Many of our students on the Coaching training are taking the courses while working in a full-time job and having a family to care for.
Not always easy to juggle.
But I believe that life shouldn’t interfere when fulfilling your wishes.
On the contrary:
I say “Make those wishes part of your life”.
I did it myself, I still do, but I thought it would be better if I asked a few other people how they’ve done it, to be inspired.
So I interviewed a number of our former students and asked them for their tips on how to be on top of your studies when training to become a coach.
I added to that from my own experience.
Here’s how to do it:
7 tips to help you organise your studies on the ICCI course
- Register as early as possible– This will mean that you’ll receive the Course Handbook before the course begins and that you can start looking at the course and its structure well in advance, have a look at the specified requirements and learning goals, and start thinking about how you wish to organise yourself and your time.
- Get hold of the books from the list of required study literature.
Start looking at them and if possible, begin reading and summarising.
This will give you a great advantage later in terms of time spending on reading while in the course.
It’s also a known thing, that when we are faced with studying materials which we’ve seen before, we’re more likely to retain what we learn, so reading the books now only going over them again later, is actually a great thing.
- Get yourself on our mentoring scheme – The courses’ mentors are there to help and support you.
This includes any question about getting organised with your studying materials.
All our mentors have been students on such courses before and are there to share from their experience and the experience of others.
You can get on these scheme as soon as you’ve registered.
- Take notes – It’s very important that you take notes during the course, and by that I mean the training days, the peer groups time and any other activity regarding the course.
Keep a log of things which happened, things which have been discussed, feelings which you had and any other thing which comes up.It’s advised that you do that not just during the training days but also after they’re finished because it’s very likely you’ll be so busy exercising and involved in discussions during the day, that you won’t have time to write, so just do that right after.
These notes will come helpful in writing both your Professional Development Self-Reflection and Personal Evolvement Self-Reflection essays.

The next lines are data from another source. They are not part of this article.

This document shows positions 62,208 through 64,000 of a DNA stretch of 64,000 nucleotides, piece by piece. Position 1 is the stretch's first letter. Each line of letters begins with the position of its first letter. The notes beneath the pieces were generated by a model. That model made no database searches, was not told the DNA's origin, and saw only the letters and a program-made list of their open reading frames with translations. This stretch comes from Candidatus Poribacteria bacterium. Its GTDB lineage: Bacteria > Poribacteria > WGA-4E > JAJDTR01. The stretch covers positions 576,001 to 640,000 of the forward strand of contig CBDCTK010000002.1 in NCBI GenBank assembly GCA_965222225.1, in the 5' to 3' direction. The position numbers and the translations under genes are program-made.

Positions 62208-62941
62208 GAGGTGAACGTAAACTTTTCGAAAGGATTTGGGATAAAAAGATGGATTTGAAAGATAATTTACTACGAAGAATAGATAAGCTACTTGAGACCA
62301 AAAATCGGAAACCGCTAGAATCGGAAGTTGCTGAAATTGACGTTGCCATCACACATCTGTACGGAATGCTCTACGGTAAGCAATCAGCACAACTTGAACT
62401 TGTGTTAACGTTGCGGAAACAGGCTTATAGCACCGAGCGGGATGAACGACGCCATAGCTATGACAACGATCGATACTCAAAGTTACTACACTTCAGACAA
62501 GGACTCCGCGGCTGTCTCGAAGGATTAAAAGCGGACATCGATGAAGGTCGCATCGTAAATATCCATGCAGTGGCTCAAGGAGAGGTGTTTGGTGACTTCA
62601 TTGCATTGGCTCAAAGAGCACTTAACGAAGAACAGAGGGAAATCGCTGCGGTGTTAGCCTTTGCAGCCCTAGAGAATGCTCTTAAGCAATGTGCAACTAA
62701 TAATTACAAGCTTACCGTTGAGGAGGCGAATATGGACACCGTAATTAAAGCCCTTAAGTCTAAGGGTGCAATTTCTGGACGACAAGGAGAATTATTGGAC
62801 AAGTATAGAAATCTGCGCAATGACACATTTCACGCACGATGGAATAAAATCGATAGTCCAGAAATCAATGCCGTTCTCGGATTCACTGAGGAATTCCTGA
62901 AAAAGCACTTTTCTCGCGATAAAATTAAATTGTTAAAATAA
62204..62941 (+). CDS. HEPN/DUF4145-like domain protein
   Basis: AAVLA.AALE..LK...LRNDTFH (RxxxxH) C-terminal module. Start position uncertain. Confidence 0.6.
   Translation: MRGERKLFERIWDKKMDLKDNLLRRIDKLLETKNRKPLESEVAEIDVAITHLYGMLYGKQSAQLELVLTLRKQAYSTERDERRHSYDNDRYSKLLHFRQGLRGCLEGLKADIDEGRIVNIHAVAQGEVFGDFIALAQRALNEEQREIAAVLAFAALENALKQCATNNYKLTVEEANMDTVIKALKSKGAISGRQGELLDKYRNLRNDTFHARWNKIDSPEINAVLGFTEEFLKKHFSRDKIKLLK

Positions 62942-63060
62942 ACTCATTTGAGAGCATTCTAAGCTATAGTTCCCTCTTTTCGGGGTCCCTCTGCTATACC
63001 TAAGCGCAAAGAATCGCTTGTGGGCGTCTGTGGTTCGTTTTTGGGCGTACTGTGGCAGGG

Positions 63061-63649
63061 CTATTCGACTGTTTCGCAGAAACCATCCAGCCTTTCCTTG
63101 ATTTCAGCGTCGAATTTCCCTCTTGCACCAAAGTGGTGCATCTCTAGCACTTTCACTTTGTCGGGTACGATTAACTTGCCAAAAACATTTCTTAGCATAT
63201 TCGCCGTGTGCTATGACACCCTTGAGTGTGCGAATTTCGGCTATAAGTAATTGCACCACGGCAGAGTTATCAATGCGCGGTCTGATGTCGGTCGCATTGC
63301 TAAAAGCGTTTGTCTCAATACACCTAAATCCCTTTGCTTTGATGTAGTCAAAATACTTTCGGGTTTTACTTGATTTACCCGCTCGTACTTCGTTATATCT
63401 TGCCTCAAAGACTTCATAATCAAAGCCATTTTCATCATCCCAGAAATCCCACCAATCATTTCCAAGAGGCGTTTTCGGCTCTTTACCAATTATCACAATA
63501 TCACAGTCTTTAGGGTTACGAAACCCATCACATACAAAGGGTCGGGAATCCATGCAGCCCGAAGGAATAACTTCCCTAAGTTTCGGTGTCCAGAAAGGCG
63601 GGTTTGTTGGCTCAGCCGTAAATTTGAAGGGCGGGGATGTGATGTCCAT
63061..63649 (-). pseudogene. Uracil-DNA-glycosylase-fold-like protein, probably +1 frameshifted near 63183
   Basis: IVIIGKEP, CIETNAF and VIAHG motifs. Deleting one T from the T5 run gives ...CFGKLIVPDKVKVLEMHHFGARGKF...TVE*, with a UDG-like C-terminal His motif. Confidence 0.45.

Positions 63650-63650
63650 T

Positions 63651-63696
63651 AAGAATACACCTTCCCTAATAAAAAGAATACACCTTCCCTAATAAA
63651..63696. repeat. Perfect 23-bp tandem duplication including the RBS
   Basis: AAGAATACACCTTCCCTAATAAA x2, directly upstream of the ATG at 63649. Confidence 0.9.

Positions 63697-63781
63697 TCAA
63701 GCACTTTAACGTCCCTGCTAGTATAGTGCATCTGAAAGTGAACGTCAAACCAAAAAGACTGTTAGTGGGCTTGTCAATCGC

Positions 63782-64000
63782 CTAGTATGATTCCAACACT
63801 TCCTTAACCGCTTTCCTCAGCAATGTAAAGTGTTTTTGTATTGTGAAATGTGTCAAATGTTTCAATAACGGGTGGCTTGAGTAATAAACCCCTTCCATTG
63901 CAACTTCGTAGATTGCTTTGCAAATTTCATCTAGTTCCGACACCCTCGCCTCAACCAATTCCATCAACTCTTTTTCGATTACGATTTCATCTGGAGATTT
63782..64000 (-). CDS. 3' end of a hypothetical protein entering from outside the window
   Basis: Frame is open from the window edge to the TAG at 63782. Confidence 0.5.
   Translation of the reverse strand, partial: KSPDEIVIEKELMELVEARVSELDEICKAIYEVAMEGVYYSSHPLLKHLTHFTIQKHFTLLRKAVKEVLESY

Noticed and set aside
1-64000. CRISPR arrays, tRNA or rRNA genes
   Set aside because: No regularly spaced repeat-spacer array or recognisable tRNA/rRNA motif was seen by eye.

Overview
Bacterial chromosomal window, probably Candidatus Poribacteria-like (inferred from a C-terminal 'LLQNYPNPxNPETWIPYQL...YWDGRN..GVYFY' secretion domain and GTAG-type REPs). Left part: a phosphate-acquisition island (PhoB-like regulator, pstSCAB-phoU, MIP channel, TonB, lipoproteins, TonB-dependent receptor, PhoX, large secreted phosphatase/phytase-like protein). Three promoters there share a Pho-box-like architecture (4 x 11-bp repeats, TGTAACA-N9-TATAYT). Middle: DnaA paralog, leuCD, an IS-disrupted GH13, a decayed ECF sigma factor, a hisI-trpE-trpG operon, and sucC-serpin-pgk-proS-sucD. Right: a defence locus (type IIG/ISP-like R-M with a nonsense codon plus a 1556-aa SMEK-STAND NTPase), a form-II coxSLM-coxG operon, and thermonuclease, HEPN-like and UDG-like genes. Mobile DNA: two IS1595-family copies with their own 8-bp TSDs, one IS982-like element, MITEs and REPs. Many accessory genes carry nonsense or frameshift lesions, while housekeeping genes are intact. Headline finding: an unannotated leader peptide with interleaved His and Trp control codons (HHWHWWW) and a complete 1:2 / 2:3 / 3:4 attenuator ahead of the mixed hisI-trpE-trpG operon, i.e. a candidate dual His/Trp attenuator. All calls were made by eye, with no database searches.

- Form a Peer-Group – and do that as soon after the first training day.
Peer-Groups are groups of 3-4 students who get together in order to practise the different exercises from the training days and discuss literature and any material or subject which you learn or come across as part of the course.
You need to have a certain number of hours with a peer-group over the time of the course and students report that this is one of the most useful and beneficial parts of it.
- Write down all the obstacles you may have – Make a list of everything which can disturb you from focusing on the course and its requirements. Then sit and write next to each obstacle what you can do to overcome it.For example:
Are you in a full time job and have very little time to study?
Then possible solutions can be:
*Talking to your boss and sharing that you’re studying- they might help you reduce some of the work load or even free you for a couple of hours a week if you show that this course will help you professionally later (which it is very likely what will happen).
*Asking your family to support you by taking more responsibility in the house.
*Making sure you don’t take work home etc.When we have the solutions in front of us, it’s more likely that we overcome our obstacles and things look less scary to deal with.
(This is also a lovely coaching tool by the way…)
- Have a vision of what it is you want to achieve and when – Once you’ll have the Course Handbook, the books and also hear the in-depth overview of the course on the 1st training day, I suggest that you sit and visualise how you wish things to work for you: How and when you want things to happen? Where do you see yourself in a year from now? In a year from finishing the course?
This will help you focus on what needs to be done.
We have a lovely visualisation exercise for you for the first training-day and we’re very much looking forward to share it with you.
And most important…
Remember to have fun.
You’re about to embark on one of the most amazing journeys of your life: to learn, to develop and explore yourself and your personal skills.
We’re looking forward to seeing you on the next course.
The ICCI courses co-ordinator and trainer
* If English is not your first language, then take note that some of the books might be translated to your language. This should help the reading.